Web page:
Weight loss surgery is a serious surgery. Its growing use to treat morbid obesity is the result of four factors:
- Our current knowledge of the significant health risks of morbid obesity
- The relatively low risk and complications of the procedures versus not having the surgery
- Proven health benefits – surgery at the New Jersey Bariatric Center resolves or improves 90% of patients’ diabetes, 96% of patient’s hypertension, and 73% of patient’s obstructive sleep apnea
- The ineffectiveness of current non-surgical approaches to produce sustained weight loss (Diet, exercise and behavior modifications result in less than 10 percent long-term weight loss versus 60-80 percent excess weight loss with surgery) especially in the morbidly obese population.
Health Benefits of Bariatric Surgery
At the New Jersey Bariatric Center, we view bariatric surgery first and foremost as a method for alleviating the debilitating, chronic disease known as morbid obesity. In most cases, the minimum qualification for consideration as a candidate for the procedure is 100 lbs. above ideal body weight or those with a Body Mass Index of 40 or greater. Plus, patients must demonstrate serious motivation and a clear understanding of the extensive dietary, exercise and medical guidelines that must be followed for the remainder of their lives after having weight loss surgery.
The health benefits of weight loss surgery are striking and undeniable:
- An improvement of obesity-related conditions
|Obesity-Related Health Conditions||Resolved/Cured(%) after surgery||Improved(%) after surgery|
|Blood Pressure High||92%||100%|
|Sleep Apnea Syndrome||98%||100%|
|Urinary Stress Incontinence||97%||100%|
*Wittgrove AC and Clark GW. "Laparoscopic gastric bypass, Roux-en-Y- 500 patients: technique and
- Improvements in quality of life
- Effectively maintaining long term weight loss
- Improvement in mobility and stamina
- Better mood and self-esteem
Patients will often see improvements in obesity-related medical conditions that they had before bariatric surgery such as diabetes mellitus, glucose intolerance, high cholesterol/triglycerides, hypertension and sleep apnea. In general, 70 – 95% of patients with obesity-related medical conditions are no longer on medication for these conditions three years after bariatric surgery.
Although it can't be said for sure that heart disease is reduced, the improvement in problems such as high blood pressure, high blood cholesterol, and diabetes suggests that improvement in risk is very likely. In a recent study, the risk of death from cardiovascular disease was reduced in diabetic patients, who are particularly susceptible to this problem.
At least 70% of patients who have high blood pressure, and who are taking medications to control it, are able to stop all medications and have a normal blood pressure, usually within 2 - 3 months after surgery. When medications are still required, their dosage can be lowered, with reduction of their side-effects.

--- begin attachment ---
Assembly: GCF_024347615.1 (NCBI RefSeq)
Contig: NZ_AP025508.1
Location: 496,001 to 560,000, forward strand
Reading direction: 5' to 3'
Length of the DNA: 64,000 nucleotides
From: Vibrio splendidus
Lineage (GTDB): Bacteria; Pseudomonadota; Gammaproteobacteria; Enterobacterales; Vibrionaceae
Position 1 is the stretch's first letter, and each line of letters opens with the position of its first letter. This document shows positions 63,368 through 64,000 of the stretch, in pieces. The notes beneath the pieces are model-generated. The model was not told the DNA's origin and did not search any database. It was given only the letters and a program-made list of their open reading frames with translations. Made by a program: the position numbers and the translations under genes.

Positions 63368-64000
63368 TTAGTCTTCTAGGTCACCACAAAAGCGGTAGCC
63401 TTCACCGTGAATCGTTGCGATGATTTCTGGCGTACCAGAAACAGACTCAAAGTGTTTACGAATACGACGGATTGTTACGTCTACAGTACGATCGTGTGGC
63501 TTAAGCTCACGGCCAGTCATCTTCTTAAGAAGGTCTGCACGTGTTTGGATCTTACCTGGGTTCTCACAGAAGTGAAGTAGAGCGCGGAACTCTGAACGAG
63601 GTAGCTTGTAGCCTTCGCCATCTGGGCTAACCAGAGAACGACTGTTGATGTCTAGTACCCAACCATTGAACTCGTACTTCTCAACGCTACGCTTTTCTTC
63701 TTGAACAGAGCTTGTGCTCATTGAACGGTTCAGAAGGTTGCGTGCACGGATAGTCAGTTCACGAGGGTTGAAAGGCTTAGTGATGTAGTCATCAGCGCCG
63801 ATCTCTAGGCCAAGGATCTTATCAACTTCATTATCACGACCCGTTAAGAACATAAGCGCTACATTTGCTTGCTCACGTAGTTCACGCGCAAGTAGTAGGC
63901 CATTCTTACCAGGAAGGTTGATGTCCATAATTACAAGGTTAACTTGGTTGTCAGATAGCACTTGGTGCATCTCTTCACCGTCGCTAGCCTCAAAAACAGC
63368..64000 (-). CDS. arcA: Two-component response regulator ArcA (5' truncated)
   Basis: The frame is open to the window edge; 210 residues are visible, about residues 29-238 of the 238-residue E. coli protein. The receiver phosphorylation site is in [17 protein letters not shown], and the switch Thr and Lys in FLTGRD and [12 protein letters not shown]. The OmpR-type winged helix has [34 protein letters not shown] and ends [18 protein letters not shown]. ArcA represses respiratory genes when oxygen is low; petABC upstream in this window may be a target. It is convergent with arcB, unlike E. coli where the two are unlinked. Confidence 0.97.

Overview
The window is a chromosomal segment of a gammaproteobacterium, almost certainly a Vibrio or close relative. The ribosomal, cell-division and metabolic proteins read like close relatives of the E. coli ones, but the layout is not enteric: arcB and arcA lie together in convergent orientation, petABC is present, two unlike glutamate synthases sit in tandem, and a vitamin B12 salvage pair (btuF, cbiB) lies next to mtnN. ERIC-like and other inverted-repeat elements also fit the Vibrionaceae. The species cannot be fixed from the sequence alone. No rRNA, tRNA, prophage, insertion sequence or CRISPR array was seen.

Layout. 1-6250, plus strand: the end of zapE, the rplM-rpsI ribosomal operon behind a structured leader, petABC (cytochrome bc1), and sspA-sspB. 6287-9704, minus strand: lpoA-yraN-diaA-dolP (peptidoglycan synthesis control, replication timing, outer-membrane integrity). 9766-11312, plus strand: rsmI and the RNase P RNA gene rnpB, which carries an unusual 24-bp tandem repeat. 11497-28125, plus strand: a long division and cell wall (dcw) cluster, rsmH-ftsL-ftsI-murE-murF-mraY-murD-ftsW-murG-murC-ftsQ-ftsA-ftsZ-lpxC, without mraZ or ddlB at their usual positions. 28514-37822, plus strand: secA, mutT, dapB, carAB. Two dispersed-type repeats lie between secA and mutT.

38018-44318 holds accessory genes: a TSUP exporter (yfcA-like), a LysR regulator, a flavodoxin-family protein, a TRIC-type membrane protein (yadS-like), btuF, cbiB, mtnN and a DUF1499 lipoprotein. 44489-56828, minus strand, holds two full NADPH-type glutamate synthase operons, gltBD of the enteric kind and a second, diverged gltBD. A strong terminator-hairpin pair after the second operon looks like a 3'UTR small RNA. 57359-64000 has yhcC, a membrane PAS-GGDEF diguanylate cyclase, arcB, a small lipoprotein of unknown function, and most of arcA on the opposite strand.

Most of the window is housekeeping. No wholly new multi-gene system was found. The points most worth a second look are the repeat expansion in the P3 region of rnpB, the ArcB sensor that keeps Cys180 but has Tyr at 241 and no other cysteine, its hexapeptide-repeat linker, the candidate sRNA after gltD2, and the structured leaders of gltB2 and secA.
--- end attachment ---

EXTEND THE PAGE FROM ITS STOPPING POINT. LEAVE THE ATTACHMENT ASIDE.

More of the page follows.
Over 80% of patients will develop normal cholesterol levels within 2 - 3 months after operation.
This condition responds dramatically to weight loss, usually by becoming completely controlled. A person who is still troubled by incontinence can choose to have specific corrective surgery later, with much greater chance of a successful outcome with a reduced body weight.
Patients usually experience considerable relief of pain and disability from arthritis and from pain in the weight-bearing joints. This tends to occur early, with the first 30 to 40 pounds lost, usually within about a month after surgery. Of course, if there is nerve irritation, or structural damage already present, it may not be reversed by weight loss, and some pain symptoms can persist.
Most people with asthma find that they have fewer and less severe attacks, and sometimes none at all.
Dramatic relief of sleep apnea occurs as our patients lose weight. Many report that within a year of surgery, their symptoms were completely gone, and they had even stopped snoring completely - and their spouses agree.
Over 90% of Type II diabetics obtain excellent results, usually within a few days after surgery and normal blood sugar levels, allowing freedom from all medications, including insulin injections. There is no medical treatment for diabetes which can achieve as complete and profound an effect. This has led some physicians to suggest that surgery may be the best treatment for diabetes, in the severely obese patient. Borderline diabetes is even more reliably reversed by gastric bypass. Since this condition becomes diabetes in many cases, the operation can frequently prevent diabetes, as well.
Relief of all symptoms of reflux usually occurs within a few days of gastric bypass surgery, for nearly all patients. A study is now beginning to determine if the changes in the esophageal lining membrane, called Barrett's esophagus, may be reversed by the surgery as well - thereby reducing the risk of esophageal cancer.